BGLSA Elects Litt Co-Chair

Vote Represents Effort to Increase Female Membership

In an effort to improve female representation among its members, the Harvard-Radcliffe Bisexual, Gay and Lesbian Student Association (BGLSA) elected a female co-chair to work with its two male co-chairs.

Natasha E. Litt '95 said she will encourage lesbian and bisexual women to join the BGLSA, a primarily male organization.

"I'm running for co-chair precisely because so many lesbian and bisexual women are not here at BGLSA," said Litt, who is a Crimson editor.

"In a society which has very specific ideas about how women should look and behave, it can be difficult to realize you're a lesbian," she said. "I want this to be a place where women feel comfortable discussing issues that are important to them."

Litt will share the responsibilities of co-chair with Robert E. Giannino '95 and Dennis K. Lin '94. In addition, E. Abim Thomas '96 joins Ted Gideonse '96 as vice co-chair.


Giannino and Lim said BGLSA has organized a number of events, beginning Monday, to mark "Coming Out Week."

The activities will culminate Friday with a tea. At that event, the co-chairs plan to give Harvard administrators a petition, signed by members of the Harvard community, that supports the creation of a bisexual, gay and lesbian resource center.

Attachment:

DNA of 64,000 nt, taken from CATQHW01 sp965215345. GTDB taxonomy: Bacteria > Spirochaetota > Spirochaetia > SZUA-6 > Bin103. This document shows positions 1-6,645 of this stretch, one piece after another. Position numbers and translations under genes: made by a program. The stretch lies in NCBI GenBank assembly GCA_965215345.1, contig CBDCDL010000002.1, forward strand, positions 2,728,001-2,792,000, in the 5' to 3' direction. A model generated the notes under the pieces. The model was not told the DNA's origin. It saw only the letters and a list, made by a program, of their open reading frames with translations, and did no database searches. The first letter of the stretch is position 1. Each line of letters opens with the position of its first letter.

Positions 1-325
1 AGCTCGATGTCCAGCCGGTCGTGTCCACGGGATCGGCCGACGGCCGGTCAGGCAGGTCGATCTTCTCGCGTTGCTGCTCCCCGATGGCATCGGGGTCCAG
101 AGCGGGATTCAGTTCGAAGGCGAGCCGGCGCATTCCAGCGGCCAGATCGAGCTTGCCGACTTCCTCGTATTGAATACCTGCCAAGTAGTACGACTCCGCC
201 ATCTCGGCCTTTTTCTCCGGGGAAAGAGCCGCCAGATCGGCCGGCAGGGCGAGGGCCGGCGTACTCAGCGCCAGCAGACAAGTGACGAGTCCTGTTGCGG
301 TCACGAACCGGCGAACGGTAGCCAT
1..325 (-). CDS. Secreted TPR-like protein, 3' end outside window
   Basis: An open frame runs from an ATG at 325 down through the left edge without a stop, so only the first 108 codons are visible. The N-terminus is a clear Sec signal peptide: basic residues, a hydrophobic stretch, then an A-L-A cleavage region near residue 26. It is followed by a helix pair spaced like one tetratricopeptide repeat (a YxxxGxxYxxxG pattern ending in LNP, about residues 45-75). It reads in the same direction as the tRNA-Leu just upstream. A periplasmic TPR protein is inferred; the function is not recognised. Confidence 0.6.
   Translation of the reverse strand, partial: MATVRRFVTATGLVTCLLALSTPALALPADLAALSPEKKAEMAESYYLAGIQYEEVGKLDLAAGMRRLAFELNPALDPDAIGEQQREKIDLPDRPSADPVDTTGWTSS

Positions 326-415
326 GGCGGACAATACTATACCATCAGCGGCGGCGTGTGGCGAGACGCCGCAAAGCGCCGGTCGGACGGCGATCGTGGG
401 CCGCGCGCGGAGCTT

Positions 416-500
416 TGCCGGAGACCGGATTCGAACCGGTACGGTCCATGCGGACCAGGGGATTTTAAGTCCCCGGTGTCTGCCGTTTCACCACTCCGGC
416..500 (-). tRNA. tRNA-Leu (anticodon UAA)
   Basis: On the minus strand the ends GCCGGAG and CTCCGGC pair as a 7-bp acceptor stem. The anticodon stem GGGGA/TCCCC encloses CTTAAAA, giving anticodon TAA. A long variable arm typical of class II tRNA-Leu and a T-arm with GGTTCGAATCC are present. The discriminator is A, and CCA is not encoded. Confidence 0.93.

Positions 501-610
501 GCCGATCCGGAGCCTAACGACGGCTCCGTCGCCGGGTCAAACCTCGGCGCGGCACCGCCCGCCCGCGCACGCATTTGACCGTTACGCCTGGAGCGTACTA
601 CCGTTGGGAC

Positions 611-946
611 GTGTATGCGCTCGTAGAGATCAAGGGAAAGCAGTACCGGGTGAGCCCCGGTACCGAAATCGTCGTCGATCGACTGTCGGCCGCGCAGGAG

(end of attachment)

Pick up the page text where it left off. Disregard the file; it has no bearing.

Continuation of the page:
Also at the meeting, Rafael Sainz, a member of the steering committee for the Boston Alliance for Gay and Lesbian Youth, spoke about the importance of AIDS education.

Sainz, who has spoken at numerous colleges in the Northeast, told the group he learned he was HIV-positive in 1992. He was 19 at the time.

"Since I was diagnosed, 25 people I know have been diagnosed as HIV-positive, all under the age of 28," he said. "Of these, 15 have died."

Sainz said he hopes that through education, young people will learn how to protect themselves from the virus. He encouraged the group to inform members of the Harvard community about safer sex and about AIDS.

Giannino said the goal of the talk was "to bring to the forefront the fact that there are people our own age who are HIV-positive, and that you can never think that you're immune."

"Having speakers like Rafael reminds us that we can't walk away from AIDS," he said.